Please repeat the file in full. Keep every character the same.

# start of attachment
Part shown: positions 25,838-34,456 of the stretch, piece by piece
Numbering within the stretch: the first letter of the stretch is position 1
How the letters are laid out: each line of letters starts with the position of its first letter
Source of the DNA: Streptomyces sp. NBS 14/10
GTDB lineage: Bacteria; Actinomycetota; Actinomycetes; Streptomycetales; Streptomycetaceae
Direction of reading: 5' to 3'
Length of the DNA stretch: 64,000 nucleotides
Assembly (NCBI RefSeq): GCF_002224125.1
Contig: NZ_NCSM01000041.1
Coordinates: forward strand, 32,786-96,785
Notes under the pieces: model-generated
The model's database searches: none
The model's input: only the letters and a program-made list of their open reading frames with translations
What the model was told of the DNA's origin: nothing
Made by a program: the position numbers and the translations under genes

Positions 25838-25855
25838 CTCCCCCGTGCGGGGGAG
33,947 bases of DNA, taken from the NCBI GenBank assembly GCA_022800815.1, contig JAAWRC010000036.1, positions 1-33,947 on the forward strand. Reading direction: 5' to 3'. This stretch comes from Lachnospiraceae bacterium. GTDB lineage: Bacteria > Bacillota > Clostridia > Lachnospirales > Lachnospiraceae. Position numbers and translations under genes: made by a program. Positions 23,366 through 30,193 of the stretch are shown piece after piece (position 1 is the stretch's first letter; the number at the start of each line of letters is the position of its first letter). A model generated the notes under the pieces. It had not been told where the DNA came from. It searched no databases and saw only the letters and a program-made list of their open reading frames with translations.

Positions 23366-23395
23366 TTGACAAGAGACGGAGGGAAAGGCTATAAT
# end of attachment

Part shown: positions 25,838-34,456 of the stretch, piece by piece
Numbering within the stretch: the first letter of the stretch is position 1
How the letters are laid out: each line of letters starts with the position of its first letter
Source of the DNA: Streptomyces sp. NBS 14/10
GTDB lineage: Bacteria; Actinomycetota; Actinomycetes; Streptomycetales; Streptomycetaceae
Direction of reading: 5' to 3'
Length of the DNA stretch: 64,000 nucleotides
Assembly (NCBI RefSeq): GCF_002224125.1
Contig: NZ_NCSM01000041.1
Coordinates: forward strand, 32,786-96,785
Notes under the pieces: model-generated
The model's database searches: none
The model's input: only the letters and a program-made list of their open reading frames with translations
What the model was told of the DNA's origin: nothing
Made by a program: the position numbers and the translations under genes

Positions 25838-25855
25838 CTCCCCCGTGCGGGGGAG
33,947 bases of DNA, taken from the NCBI GenBank assembly GCA_022800815.1, contig JAAWRC010000036.1, positions 1-33,947 on the forward strand. Reading direction: 5' to 3'. This stretch comes from Lachnospiraceae bacterium. GTDB lineage: Bacteria > Bacillota > Clostridia > Lachnospirales > Lachnospiraceae. Position numbers and translations under genes: made by a program. Positions 23,366 through 30,193 of the stretch are shown piece after piece (position 1 is the stretch's first letter; the number at the start of each line of letters is the position of its first letter). A model generated the notes under the pieces. It had not been told where the DNA came from. It searched no databases and saw only the letters and a program-made list of their open reading frames with translations.

Positions 23366-23395
23366 TTGACAAGAGACGGAGGGAAAGGCTATAAT